The Brief but Explosive Lives of One-Shot Volcanoes

October 6, 2013

Unlocking Word Meanings

Read the following words/expressions found in today’s article. 

1. shed light  on [shed lahyt] (idiom) – to reveal new things about something
Example:  The scientists aim to shed light on the mysterious disappearance of salmons in the southern part of sea.

2. erupt [ih-RUHPT] (v.)  – to suddenly explode and release lava, rocks, and ash
 Example: The public had to evacuate the town when the volcano erupted.

3. intensity [in-TEN-si-tee] (n.) – the amount of strength or force
Example: The high tide and strong winds further increased the intensity of the tsunami.

4. innards [IN-erdz] (n.) – the inner parts of something
Example:  She studied the innards of the frog to prepare for her anatomy test.

5. contingency [kuh n-TIN-juh n-see] (n.) – a possible event that must be prepared for, such as a future emergency
Example:  The mayor allocated 10% of the town’s funds for contingency and disaster prevention.


Read the text below.

A new study in Spain aims to shed light on the inner activities of volcanoes that erupt only once in their lifetime.

Called monogenetic volcanoes, these volcanoes erupt once before becoming extinct. Most volcanoes on land are actually monogenetic, although most people thought majority of the volcanoes are polygenetic.

Because people know less about these one-shot volcanoes, a team of researchers in Spain developed a new technique to understand them better. The technique, called electrical resistivity tomography, sends electrical current through the earth. By measuring the changes in intensity as the current travels through various rock layers, the researchers were able to develop a picture of the innards of several monogenetic volcanoes.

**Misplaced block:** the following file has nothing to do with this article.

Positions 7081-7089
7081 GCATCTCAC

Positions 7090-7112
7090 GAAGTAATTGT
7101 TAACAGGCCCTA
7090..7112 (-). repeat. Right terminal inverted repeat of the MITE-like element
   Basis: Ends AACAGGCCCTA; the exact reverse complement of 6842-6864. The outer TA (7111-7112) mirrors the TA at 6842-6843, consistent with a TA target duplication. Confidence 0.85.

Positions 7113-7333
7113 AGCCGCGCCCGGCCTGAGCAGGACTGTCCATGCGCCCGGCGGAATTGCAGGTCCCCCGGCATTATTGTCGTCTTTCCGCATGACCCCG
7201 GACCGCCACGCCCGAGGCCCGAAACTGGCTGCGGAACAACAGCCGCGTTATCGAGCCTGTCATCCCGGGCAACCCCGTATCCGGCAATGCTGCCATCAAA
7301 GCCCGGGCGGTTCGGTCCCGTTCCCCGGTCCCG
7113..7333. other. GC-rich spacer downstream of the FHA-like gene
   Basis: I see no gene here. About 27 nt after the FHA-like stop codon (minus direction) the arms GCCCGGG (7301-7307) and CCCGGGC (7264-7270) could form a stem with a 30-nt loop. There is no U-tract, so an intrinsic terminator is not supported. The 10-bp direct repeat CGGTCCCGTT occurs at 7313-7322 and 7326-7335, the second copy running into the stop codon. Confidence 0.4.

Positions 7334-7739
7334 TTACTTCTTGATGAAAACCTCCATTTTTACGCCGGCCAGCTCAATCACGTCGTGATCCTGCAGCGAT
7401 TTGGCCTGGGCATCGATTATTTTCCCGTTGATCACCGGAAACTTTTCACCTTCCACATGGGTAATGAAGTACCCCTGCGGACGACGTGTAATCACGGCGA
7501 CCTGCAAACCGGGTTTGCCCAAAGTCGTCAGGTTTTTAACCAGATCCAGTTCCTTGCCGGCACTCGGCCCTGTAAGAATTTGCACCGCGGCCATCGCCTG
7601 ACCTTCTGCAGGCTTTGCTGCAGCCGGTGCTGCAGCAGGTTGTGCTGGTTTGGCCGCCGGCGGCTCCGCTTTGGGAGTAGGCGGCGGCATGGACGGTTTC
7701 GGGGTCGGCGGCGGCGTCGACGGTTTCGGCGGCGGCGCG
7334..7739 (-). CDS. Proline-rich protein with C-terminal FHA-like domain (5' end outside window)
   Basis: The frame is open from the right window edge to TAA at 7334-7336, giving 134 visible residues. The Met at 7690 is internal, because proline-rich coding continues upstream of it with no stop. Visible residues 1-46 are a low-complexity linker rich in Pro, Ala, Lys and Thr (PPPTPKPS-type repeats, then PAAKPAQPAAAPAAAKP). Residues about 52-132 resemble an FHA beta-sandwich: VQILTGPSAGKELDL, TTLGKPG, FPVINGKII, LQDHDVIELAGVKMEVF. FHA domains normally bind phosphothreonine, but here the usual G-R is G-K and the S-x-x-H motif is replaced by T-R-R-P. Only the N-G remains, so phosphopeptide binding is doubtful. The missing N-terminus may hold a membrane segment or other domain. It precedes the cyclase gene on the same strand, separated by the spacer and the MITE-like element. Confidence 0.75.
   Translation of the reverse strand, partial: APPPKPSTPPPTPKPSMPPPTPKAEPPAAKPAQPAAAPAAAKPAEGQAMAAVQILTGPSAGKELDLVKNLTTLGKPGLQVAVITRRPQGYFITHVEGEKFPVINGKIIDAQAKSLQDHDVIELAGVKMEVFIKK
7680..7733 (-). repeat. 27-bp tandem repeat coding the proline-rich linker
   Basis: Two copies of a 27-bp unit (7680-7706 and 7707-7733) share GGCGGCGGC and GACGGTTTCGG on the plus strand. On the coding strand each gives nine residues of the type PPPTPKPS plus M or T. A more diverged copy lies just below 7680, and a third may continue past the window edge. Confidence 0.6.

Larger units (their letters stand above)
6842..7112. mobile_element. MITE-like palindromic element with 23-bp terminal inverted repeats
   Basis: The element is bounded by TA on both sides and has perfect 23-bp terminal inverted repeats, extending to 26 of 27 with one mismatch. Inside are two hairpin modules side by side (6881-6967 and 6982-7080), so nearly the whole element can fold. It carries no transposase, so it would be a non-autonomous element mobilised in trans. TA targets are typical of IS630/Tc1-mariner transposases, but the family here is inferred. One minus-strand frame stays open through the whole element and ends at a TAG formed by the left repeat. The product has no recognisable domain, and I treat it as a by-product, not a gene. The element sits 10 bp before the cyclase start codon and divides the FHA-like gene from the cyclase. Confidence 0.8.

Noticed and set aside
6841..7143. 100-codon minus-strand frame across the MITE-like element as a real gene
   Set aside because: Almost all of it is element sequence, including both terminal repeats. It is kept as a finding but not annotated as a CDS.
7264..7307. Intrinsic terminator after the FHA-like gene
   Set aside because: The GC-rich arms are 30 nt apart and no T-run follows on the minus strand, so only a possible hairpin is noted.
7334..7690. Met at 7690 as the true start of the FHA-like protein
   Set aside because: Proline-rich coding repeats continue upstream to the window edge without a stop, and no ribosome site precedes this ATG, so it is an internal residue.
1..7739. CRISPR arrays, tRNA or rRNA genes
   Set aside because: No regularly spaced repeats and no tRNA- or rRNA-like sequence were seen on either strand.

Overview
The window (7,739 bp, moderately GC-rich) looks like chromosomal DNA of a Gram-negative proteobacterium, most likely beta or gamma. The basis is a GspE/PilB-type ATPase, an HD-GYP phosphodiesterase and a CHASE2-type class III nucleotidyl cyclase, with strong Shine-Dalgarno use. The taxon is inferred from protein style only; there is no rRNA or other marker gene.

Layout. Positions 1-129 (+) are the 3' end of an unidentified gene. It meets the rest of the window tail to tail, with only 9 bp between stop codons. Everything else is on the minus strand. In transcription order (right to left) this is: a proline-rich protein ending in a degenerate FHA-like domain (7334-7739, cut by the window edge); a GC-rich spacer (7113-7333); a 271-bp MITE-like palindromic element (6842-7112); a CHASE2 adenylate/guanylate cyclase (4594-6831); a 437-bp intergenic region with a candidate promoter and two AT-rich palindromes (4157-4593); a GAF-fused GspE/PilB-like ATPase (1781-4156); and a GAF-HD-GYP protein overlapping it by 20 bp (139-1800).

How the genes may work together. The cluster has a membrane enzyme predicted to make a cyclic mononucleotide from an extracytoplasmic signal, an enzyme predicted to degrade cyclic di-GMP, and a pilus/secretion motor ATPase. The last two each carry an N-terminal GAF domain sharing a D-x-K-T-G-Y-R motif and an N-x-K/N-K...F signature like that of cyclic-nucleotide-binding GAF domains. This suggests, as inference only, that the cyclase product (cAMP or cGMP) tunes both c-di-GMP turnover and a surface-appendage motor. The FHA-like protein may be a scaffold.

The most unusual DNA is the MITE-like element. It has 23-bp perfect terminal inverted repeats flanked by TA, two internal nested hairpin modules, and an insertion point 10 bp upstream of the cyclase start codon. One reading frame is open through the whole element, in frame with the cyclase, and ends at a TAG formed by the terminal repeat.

This technique enables scientists to better understand how volcanoes are formed and predict future eruptions. It also unlocks a wealth of new information about monogenetic volcanoes, which until now have received relatively little attention from scientists.

According to Stéphanie Barde-Cabusson, a volcanologist in Barcelona, monogenetic volcanoes need to be studied even though they may not be as active as polygenetic ones. She cautioned that the danger these volcanoes may cause should not be underestimated.

Although they only erupt once, monogenetic volcanoes tend to explode strongly, lasting for days or even weeks. They are also very common on land.  For example, the largest city in New Zealand, Auckland, sits on top of 53 monogenetic volcanoes which are expected to erupt hundreds or thousands of years from today. This discovery prompted the New Zealand government to create a volcanic contingency plan for the city.

Viewpoint Discussion

Enjoy a discussion with your tutor.  

Discussion A

·         Do you think that it is important to study specific kinds of volcanoes? Why or why not?
·         Would you be willing to live in Auckland, New Zealand despite the fact that it sits atop 53 monogenetic volcanoes? Why or why not?

Discussion B

·         Do you think your country is prepared to handle most kinds of natural disasters? Discuss with your tutor.
·         How can the government prepare for natural disasters such as volcanic eruption?


October 6, 2013